Architect hired for Norwin building upgrade

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Norwin Superintendent Jack Boylan put on a show for the school board Monday night -- a slide show.

He displayed photos of the inside of the administration building to show the cramped conditions under which district employees work. Dr. Boylan contended that the building is in urgent need of an upgrade, and he used the visual aid to reinforce his position.

Apparently, it worked.

The school board voted, 8-1, to authorize Axis Architecture, of North Huntingdon, to produce a schematic design for renovations to the 22-year-old building to increase space.

The firm will be paid a fee of $4,729, which is 5 percent of the estimated construction cost of $900,000. That construction cost is about $65,000 higher than the $835,000 estimate the directors favored last month.

The renovations would bring the building into compliance with the requirements of the Americans with Disabilities Act.

The design, which directors will review and possibly vote on next month, could include installation of an elevator, automatic sprinkler system, backup emergency power generator and expansion of the front entrance lobby.

Dr. Boylan said the planned improvements are needed "to bring the building up to standard" in a district that has had a nearly $90 million overhaul in recent years. He noted that the administration building would be the final phase of work in the district, which has included renovations to the high school, middle school, intermediate school and Knights Stadium, and construction of four elementary buildings, a field house and district maintenance center.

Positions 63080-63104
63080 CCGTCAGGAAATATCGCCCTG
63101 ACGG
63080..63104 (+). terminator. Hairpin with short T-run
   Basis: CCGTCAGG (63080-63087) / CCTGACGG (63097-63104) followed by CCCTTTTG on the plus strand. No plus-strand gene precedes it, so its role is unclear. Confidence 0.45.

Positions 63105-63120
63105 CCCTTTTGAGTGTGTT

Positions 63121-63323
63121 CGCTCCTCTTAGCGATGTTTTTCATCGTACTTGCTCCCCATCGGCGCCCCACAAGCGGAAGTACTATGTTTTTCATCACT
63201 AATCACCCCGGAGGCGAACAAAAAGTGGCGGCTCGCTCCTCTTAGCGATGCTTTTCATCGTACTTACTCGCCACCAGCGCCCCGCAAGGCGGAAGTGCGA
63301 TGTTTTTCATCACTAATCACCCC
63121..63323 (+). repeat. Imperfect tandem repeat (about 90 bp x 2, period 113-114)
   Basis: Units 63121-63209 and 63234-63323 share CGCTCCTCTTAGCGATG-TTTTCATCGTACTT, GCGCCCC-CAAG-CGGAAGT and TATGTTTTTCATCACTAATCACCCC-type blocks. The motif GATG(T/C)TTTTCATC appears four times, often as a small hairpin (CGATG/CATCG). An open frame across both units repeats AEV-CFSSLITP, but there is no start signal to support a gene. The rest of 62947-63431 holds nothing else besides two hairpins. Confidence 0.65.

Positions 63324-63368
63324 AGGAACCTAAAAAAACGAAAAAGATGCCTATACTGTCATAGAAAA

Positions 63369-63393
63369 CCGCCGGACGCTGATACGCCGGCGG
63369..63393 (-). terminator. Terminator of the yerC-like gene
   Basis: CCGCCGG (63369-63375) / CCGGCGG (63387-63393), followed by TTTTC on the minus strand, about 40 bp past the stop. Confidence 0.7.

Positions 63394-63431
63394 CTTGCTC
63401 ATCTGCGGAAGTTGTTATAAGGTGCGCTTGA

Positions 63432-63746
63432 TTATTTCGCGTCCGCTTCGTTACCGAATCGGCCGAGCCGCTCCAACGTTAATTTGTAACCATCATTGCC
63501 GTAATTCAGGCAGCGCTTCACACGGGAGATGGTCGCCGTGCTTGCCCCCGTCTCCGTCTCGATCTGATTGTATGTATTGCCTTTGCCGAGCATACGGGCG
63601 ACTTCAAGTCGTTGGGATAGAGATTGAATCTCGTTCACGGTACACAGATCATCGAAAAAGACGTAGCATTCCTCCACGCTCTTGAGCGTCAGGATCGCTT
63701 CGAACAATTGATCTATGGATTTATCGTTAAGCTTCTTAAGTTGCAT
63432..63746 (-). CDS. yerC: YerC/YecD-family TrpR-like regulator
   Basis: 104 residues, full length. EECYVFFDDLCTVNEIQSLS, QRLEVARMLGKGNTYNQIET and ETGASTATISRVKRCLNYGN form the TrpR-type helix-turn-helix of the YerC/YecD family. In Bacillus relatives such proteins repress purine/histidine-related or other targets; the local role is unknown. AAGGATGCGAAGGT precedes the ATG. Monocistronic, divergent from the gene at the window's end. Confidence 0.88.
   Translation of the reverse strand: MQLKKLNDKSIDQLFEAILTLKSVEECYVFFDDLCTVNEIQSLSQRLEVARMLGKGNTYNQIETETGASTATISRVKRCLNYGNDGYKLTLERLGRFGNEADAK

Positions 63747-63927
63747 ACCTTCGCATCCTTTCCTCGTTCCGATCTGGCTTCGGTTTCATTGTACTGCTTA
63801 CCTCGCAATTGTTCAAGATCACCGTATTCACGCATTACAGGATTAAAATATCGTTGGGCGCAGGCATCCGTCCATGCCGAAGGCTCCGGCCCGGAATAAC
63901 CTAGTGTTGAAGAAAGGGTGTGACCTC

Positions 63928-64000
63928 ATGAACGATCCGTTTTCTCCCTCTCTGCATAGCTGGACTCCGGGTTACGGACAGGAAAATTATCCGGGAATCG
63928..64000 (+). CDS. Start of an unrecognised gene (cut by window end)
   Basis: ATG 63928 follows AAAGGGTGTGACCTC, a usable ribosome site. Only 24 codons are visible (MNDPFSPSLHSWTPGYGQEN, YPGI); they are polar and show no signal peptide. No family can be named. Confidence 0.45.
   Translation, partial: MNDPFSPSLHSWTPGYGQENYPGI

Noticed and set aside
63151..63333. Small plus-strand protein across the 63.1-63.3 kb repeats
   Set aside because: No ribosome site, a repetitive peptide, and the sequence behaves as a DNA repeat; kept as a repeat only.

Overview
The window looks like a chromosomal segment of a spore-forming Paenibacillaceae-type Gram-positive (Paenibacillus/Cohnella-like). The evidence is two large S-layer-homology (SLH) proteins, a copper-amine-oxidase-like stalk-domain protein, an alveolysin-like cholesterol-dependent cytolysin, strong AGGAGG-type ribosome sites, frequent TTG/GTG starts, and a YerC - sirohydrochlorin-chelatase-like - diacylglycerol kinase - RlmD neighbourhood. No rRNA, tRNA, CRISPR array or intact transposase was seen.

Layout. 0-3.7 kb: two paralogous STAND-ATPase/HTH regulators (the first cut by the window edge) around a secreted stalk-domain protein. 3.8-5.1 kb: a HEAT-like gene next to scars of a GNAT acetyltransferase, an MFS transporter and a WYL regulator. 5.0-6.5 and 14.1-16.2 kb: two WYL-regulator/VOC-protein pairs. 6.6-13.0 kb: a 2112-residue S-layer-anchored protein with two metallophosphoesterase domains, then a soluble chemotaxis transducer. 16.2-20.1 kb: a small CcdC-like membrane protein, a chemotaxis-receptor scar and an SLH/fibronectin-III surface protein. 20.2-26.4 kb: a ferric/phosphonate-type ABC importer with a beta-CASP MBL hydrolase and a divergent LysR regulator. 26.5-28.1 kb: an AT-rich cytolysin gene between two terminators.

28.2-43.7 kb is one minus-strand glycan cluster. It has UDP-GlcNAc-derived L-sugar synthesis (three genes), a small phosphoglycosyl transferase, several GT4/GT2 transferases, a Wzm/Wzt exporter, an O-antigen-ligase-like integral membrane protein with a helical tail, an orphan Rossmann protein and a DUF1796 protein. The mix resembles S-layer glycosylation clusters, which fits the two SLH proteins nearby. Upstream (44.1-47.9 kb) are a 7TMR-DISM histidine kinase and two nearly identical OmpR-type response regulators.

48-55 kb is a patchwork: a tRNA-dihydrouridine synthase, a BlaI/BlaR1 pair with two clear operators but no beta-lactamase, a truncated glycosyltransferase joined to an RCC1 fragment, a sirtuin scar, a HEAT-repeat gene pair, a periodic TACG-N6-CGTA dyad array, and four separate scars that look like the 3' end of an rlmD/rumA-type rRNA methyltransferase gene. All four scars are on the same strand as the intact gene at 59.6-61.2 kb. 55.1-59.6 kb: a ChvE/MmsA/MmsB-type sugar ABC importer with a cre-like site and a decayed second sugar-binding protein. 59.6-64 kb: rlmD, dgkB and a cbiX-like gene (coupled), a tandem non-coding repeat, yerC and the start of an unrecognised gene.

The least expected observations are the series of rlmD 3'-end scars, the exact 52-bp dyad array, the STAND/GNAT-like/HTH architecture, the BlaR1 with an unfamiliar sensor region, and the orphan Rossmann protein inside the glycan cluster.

"This is a district that's so pretty to look at elsewhere," Dr. Boylan told directors. "Then people walk in here into this. It's a shame."

Director Tom Sturm cast the dissenting vote.

"I'm not against the administration building renovation project," he said. "I understand the need for more space because our school district is growing every year. I voted no because I feel the board did not take time to review all of our options.

"Why do we need a conference room for meetings? Citizens hardly attend our meetings. Why not convert this large space into administrative space? It would save the taxpayers a lot of money.

"Why not move board meetings to an on-campus school auditorium? Or maybe we could consider taking our 'show' on the road and meet at one of the new elementary buildings [in the district]. That would make it easier for citizens to attend."

In an unrelated action, the board unanimously approved the sale of an undeveloped 3.4-acre parcel in North Huntingdon to Stark Property Investment Group for $40,000. The property is across Ward Drive from the Stewartsville Elementary School that is being built.

Norm Vargo, a freelance writer, can be reached at


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